Friday Iran Talking Points

from LobeLog: News and Views Relevant to U.S.-Iran relations for September 3rd, 2010:

The Wall Street Journal: Sen. Scott Brown (R-MA), who made his first trip to the Middle East last month, applauds the talks between Mahmoud Abbas and Benjamin Netanyahu but warns that “[t]here can never be peace in the Middle East with a nuclear-armed Iran.” The first term Senator calls for additional “punishing” sanctions against Iran and reports that the possibility of a nuclear weapons possessing Iran is the biggest concern of both Israeli and Jordanian leadership. Brown concludes that, “While we should encourage the Israelis and Palestinians as they return to the negotiating table, let’s not lose sight of the real threat to peace in the Middle East: Iran, the leading state sponsor of terror in the world, armed with a nuclear weapon.”

Politico: Fredrik Stanton, author of “Great Negotiations: Agreements That Changed the Modern World,” argues that sanctions against Iran’s economy are failing to deter Tehran from its nuclear ambitions but that more aggressive steps—in line with Britain, Germany and Italy’s 2003 boarding of the BBC China, a ship carrying centrifuge parts for Libya’s nuclear weapons program—could deter Iran from its current path. Stanton proposes that the U.S. should pursue policies of, “visible and tangible support for domestic opponents of the regime, greater focus on Iranian human rights violations, public seizures of nuclear proliferation material and an embargo of refined petroleum fuels.”

International Herald Tribune: Earlier this week in the global edition of the New York Times, Iranian-American Reza Aslan and Israeli Bernard Avishai conclude that were the West to be “confronted by an Iran crossing the nuclear threshold, that would be a lesser evil than what we will confront in the wake of an attack to prevent this.” They sum up some of the recent war-drum-chatter around Jeffrey Goldberg’s Atlantic piece on an Israeli attack on Iran, noting that the “logic” of what Goldberg writes points towards a U.S. strike. “This drumbeat must be silenced, and only President Obama can silence,” they write. “An Israeli attack on Iran would almost certainly precipitate a devastating regional war with unforeseeable global consequences.”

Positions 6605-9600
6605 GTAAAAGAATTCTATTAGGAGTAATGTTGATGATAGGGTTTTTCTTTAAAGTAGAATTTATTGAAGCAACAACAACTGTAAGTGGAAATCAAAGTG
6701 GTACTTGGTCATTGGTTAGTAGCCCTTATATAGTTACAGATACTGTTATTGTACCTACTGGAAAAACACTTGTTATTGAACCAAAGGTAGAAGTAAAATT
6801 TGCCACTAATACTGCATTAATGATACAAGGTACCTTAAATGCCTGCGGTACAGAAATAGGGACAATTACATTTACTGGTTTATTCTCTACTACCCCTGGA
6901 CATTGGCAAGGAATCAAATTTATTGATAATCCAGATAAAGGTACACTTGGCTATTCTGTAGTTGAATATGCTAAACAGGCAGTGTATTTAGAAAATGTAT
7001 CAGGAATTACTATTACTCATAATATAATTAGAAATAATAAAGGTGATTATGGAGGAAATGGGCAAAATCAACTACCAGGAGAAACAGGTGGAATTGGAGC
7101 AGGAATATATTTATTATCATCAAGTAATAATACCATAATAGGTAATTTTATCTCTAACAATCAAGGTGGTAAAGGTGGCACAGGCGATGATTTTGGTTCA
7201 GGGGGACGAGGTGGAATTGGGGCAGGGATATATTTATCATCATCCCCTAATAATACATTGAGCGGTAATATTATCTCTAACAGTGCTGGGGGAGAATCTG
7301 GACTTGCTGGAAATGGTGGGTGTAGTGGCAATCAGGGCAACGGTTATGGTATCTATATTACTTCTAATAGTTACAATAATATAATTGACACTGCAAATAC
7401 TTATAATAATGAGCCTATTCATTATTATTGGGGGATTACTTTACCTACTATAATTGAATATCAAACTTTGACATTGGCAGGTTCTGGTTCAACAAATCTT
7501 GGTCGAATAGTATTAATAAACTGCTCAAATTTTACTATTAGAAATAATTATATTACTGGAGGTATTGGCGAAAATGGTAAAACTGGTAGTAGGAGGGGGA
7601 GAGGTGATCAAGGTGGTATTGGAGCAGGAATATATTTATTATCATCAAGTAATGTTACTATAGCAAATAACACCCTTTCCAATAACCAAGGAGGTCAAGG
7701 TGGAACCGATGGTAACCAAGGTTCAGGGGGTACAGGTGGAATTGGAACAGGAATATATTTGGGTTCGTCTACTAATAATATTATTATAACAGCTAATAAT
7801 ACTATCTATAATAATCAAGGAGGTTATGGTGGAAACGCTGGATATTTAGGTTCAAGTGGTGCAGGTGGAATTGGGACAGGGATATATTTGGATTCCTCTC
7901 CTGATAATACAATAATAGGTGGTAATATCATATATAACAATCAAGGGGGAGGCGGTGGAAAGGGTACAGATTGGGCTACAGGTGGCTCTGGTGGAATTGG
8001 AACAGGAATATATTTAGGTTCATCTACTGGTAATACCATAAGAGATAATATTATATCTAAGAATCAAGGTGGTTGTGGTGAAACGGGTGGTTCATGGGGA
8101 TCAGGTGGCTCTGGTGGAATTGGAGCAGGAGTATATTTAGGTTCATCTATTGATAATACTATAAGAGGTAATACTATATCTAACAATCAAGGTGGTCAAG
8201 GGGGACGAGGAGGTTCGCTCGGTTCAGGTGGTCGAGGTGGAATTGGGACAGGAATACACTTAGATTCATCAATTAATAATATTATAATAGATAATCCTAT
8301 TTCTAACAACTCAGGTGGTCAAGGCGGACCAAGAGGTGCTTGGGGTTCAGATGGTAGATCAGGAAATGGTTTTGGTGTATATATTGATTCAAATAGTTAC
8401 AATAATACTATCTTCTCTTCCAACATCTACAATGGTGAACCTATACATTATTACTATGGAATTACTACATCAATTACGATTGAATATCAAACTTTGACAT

Thursday Iran Talking Points

from LobeLog: News and Views Relevant to U.S.-Iran relations for September 2nd, 2010:

The Washington Post: Scott Wilson writes that shared regional fears of a nuclear weapons possessing Iran might be a catalyst for a breakthrough in this week’s Arab-Israeli peace talks. “Iran’s ambitions, which have cast a long shadow over the greater Middle East, may serve as a common bond keeping a frail peace process intact despite threats that have arisen even before the negotiations open Thursday at the State Department,” he says. Wilson suggests that, if Israel is seriously considering a unilateral strike on Iran’s alleged nuclear weapons facilities, Netanyahu will need to stick with peace talks and win goodwill with the White House.

The Wall Street Journal: Daniel Henninger defends the U.S. invasion of Iraq as preemptively cutting off Iraq’s nuclear ambitions. Henninger theorizes that had the U.S. not invaded, Saddam Hussein would have been driven to pursue nuclear weapons in order to match Iran’s alleged pursuit of the bomb. “In such a world, Saddam would have aspired to play in the same league as Iran and NoKo. Would we have ‘contained’ him?” he asks. Henninger continues his exercise in hypothetical history by suggesting that Egypt, Syria, Saudi Arabia and Sudan would enter the “nuclear marketplace” if Iran and Iraq acquired nuclear weapons. He concludes: “The sacrifice made by the United States in Iraq took one of these nuclear-obsessed madmen off the table and gave the world more margin to deal with the threat that remains, if the world’s leadership is up to it. A big if.”

Foreign Policy: Author Hooman Majd contests a recent U.S. talking point that sanctions are working. Citing political infighting between various conservative factions, the Obama administration argues that sanctions are having an effect. But Majd asserts that this is politics as usual — not a sign that there might be political space for a resurgent Green Movement. In fact, he says, no matter what happens, the real power center in Iran, the Supreme Leader Ali Khamenei, remains firmly in the driver’s seat and the nuclear calculus is still a point of mutual agreement between the many political factions.

JINSA Report: The ultra-hawkish advocacy organization, the Jewish Institute for National Security Affairs (JINSA), issued it’s latest e-mail blast calling Iran the “elephant” in the room in nearly every U.S. and Israeli strategic challenge in the region (this mirrors the ‘road to peace leads through Tehran’ meme discussed in yesterday’s TP’s). The U.S. needs “to tame it or remove” that elephant from Lebanon, Syria, Turkey and the “the Israel-Palestinian ‘peace’ talks,” JINSA argues.

Fallows, others, taking another look at Assange’s ‘demise’

Julian Assange, embattled director of WikiLeaks and now the focus of confusing and nebulous rape and molestation charges, lashed out over what he called a “smear campaign” by the Pentagon, which is still smarting from the release of 75,000 classified war documents, and reportedly girding for more, as promised by WikiLeaks last month. His accusations against the U.S government have led to a stream of vitriol from the peevish and cynical mainstream media, which seems to relish the opportunity to exploit the ostensively soft underbelly of the truth dragon. As the tawdry details behind the charges against Assange unfold, headlines from Newsweek and Gawker and every website that has linked to them seem to be predicting the 39-year-old’s demise. Gawker has established a WikiLeaksiLeaks site for people willing to tattle-tale on Assange. Newsweek, citing a single source, implies that the entire WikiLeaks front office is plotting his ouster: